I wasn't born yesterday. I realized I was attached. And I realized I'm not set up for misery if something comes along and gnaws on this chick. I mean talk about vulnerability.
Isn't anyone else concerned about this? I see that on the raptor videos they put warnings that all might not be suitable for children to view, but what about MY viewing? I don't want to get attached to a chick and then see some dog run off with it.
Left: More Staedtler Pigment Liner and watercolor sketches, this time in my 8 x 8 inch (approx.) handmade journal with Gutenberg paper. The first sketch has red ink because I grabbed a Nexus pen just to get something down before going in search of a better pen. Click on the image to view an enlargement.
By the time Dick returned home from work I had managed to get my work done but not without a whole lot of worry breaks. I peppered him with questions about Hawaii (he'd been there more recently than I had). I wanted to know about dogs in particular. He said he hadn't seen any. "Leashed or unleashed, what are we talking about here?" I demanded. "Either," he replied in his most calming tone.
"Don't they have rats? And small predators of some sort? What about feral pigs—they eat everything?" I asked with an hysterical tone that probably made my speech audible only to said small predators and dogs, because Dick didn't answer. He just shook his head and walked away.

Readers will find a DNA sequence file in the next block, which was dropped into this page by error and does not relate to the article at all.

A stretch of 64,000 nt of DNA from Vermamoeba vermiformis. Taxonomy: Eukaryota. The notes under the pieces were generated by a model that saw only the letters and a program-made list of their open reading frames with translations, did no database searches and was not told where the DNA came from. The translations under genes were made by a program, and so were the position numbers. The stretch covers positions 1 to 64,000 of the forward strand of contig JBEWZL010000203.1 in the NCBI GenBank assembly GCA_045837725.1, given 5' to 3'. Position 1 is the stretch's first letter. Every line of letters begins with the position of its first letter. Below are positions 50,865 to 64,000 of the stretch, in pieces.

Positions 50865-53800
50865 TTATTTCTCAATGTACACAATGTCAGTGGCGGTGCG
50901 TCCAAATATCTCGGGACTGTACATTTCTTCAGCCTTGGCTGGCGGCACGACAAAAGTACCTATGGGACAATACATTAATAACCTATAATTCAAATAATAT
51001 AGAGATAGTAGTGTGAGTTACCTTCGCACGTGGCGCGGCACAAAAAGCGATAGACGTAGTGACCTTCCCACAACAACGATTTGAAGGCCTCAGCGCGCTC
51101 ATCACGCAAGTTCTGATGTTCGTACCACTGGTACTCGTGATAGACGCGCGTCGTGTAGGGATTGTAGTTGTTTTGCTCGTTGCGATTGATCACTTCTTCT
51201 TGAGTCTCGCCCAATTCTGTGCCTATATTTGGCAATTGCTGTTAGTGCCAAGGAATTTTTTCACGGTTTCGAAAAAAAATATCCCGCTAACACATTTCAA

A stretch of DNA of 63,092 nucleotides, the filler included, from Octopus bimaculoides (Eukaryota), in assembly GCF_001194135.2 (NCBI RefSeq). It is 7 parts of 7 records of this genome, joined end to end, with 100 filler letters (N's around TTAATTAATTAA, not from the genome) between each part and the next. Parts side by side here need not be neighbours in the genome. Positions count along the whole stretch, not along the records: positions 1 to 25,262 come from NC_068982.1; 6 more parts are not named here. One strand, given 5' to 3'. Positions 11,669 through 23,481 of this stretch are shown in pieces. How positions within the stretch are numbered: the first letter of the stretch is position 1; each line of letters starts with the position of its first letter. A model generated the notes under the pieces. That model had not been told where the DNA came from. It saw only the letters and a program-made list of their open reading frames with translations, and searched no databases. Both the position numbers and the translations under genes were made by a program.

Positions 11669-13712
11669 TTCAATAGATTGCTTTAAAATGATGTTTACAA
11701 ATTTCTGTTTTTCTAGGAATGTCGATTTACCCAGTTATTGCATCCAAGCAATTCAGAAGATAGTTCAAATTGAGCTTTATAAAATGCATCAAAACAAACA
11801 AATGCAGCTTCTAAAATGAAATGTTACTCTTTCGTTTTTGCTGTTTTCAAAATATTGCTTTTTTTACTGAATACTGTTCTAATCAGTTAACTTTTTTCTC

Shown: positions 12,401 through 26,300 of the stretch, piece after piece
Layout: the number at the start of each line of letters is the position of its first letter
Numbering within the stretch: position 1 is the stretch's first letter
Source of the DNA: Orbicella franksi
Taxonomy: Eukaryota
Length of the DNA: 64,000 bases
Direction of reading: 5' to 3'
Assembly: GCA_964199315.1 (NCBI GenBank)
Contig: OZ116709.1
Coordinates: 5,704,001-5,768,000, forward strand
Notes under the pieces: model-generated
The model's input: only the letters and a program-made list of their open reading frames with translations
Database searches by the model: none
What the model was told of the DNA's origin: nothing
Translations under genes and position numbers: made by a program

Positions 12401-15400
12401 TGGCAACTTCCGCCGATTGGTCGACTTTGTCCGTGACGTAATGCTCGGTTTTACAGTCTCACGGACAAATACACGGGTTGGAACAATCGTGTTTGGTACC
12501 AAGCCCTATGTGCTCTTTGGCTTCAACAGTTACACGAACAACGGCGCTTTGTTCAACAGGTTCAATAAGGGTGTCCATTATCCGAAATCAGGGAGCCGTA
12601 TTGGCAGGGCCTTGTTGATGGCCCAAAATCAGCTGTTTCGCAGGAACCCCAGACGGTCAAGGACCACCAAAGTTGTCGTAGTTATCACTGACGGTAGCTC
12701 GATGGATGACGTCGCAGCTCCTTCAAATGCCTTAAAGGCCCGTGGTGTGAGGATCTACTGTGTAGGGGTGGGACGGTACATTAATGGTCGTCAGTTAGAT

I'm hooked, but I'm really, really worried. "Nature is red in tooth and claw." If something happens to that chick it's not going to be as easy as walking away from television show characters that I've become attached to (and we all know how that goes!).
I spent some time today trying to talk myself out of tuning in any more. Then I did, for just a short while. In fact as I type this the chick is sitting on the hill in what I guess is some sort of mound of twigs (at least moments ago when I started this post she was playing with twigs) and she looks calm, happy, and she has a very nice profile on display. The wind is blowing through the palm trees in the background and another chick is sitting up on the top of a hill (I'm not really attached to that chick at all, I think they call him Mango).
I feel like I'm going insane.
I'm torn between the feelings of:
1. "Gee I hope someone from Disney or DreamWorks is watching this bird cam because they totally need to make an animated feature about an albatross chick. Have you seen how awkward it is for her to unfurl her wings for the first time??? Shit. How many joints are there? Let's go look up the skeleton for an albatross."
2. "Where are her enrichment tools and toys?"
3. "Where are her bodyguards."
4. "How fast can I get to Hawaii?"
Oh, they just zoomed in on her, and some other random bird flew by. Gotta go.